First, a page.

Filling the Void
It’s not that I don’t have stuff I could be doing. There is that list of things I need to do every week: laundry, clean house, grocery shop. And then there is the quilt to finish, the pickles to make with the baby cucumbers I bought yesterday at the farmers’ market, the rail fence to paint if only the rain would stop today. Inside my head there is a list of things I want to do that aren’t written down, all of that chatter….all of it…can’t fill the void I feel this morning as I walk through a sleeping house in the still, dark morning. I can’t graft or transplant something into that space. I can’t Spackle over it. It isn’t meant to be occupied with chores of crafty projects. It isn’t a space you fill from the outside.
The void is grossly misunderstood. We think the mysterious black void threatens to swallow like a crouching beast ready to devour. Or so I fear. I try to avoid it, ignore it, distract myself from it. And what I realized this morning is that I have it all wrong. It is not a black hole into which we will vanish, it doesn’t consume. The void gives birth. Out of the void comes creation like an infant that is both whole and yet not. What is born must develop and grow to truly become its intended and final state. The void is the expectant space a woman feels just before she conceives and that slowly fills as her baby grows. The void is the space a writer senses lurking in the shadows out of which comes a character with a story and a voice. The void is the blank canvass set upon the easel mocking the artist surrounded by paint and brushes; it is the block of granite begging for the chisel. The image instantly materializes into the artist’s head who begins the passionate race of releasing that vision. And like a newborn that consumes a mother’s every waking moment, what comes from the void requires nurturing, sustenance and security or it fails to thrive. The world can be an inhospitable place and so ideally, if the void presents you with a gift you must accept the responsibility for what is born.
The writer waits expectantly for another character to arrive with a story to tell and is frustrated and bewildered when nothing arrives. He sensed an arrival and came to meet the train only to be left standing on the platform alone. The writer’s block crushes. What we fail to see….what I have failed to see…is that I went to the train station thinking I was picking up someone, when I was really meant to pick up a package, just a package. In my distraction, I willingly accepted the package and gladly brought it back to the house. I missed that the package was the intended arrival all along. There was no new character coming out of the void. The house came out of the void. And only one gestation can happen at at time. Once a woman conceives, she must give birth to THIS child before she can conceive again. In this space, time is linear and allows only once gestation at a time.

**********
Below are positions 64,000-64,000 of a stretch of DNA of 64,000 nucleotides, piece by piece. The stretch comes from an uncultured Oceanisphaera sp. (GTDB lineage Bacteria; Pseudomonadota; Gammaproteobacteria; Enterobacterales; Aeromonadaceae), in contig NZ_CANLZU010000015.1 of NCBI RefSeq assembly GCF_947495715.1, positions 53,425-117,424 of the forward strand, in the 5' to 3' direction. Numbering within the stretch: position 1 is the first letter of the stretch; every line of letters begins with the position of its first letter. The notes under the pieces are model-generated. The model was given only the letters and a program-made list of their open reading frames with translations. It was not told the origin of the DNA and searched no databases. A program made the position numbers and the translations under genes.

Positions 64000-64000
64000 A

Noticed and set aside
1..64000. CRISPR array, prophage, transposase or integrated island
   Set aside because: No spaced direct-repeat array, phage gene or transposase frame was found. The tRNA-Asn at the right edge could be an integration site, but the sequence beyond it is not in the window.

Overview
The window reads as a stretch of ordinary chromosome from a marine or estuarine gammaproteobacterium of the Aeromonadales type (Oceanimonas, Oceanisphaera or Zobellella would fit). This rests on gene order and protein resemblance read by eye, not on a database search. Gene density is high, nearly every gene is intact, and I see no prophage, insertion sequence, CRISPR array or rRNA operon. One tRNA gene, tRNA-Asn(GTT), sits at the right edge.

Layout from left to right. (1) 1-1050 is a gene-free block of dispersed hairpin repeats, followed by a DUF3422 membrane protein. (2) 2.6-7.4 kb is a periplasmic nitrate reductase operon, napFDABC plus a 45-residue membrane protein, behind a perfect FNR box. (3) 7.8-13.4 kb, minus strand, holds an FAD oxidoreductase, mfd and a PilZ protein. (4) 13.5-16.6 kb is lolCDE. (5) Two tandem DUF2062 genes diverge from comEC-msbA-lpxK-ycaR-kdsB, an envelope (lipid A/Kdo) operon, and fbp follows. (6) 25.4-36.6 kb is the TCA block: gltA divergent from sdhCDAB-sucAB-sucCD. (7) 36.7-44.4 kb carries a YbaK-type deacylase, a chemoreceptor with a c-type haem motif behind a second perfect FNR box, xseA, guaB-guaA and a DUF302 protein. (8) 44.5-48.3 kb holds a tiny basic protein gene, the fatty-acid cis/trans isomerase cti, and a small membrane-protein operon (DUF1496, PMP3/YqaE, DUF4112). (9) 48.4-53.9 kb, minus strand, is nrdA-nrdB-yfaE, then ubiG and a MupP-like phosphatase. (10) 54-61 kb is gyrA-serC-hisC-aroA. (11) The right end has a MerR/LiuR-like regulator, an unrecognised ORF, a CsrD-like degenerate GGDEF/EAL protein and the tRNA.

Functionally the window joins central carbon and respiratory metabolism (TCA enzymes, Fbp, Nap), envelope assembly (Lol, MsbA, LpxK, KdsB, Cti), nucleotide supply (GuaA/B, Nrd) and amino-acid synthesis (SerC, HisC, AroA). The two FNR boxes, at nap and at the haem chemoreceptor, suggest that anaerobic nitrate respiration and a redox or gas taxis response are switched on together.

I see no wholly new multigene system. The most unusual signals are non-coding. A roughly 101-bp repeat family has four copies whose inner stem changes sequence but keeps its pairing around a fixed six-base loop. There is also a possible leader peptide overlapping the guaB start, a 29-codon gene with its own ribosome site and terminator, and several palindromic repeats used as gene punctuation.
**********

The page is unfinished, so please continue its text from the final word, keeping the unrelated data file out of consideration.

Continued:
I am the expectant mother, heavy and waiting for labor to start. It’s been a hard pregnancy, a dangerous time and I’m tired, excited but really, really tired. I’m not sure if I can find the energy to get through this birth. And then I realize, if I can’t do this on my own naturally, if I exhaust myself and the birth gets dicey, there are others close at hand who will take charge and make it happen. I have no fear that I risk my own life. I also know what is to arrive is strong and scrappy. And while labor can seem like an eternal time warp, it is rarely protracted, once it starts it simply plows forward with a momentum pushing at it from inside the void. And in the end, I will have my house….my home.
So of course I’ve had writer’s block. Seeds cannot be planted in a garden on the cusp of fruition. A womb occupied with the bumps and movements of a full-term infant cannot conceive another. The new character on the other side of the veil wanting to pass through the void must wait until I give birth to this baby I have right now.
Fertility manifests a variety of ways. I may not conceive and give birth to any more human children but I am giving birth in other ways….and I’m not finished yet, not by a long shot. My sister gave birth to her first child and literally from the delivery room, she turned to her husband and said…..”I want to have another one.” So do I. It won’t be another child. It won’t be another house. But I am open to the creative energy offered to me from beyond the void and I will accept whatever is presented and promise to be a good steward.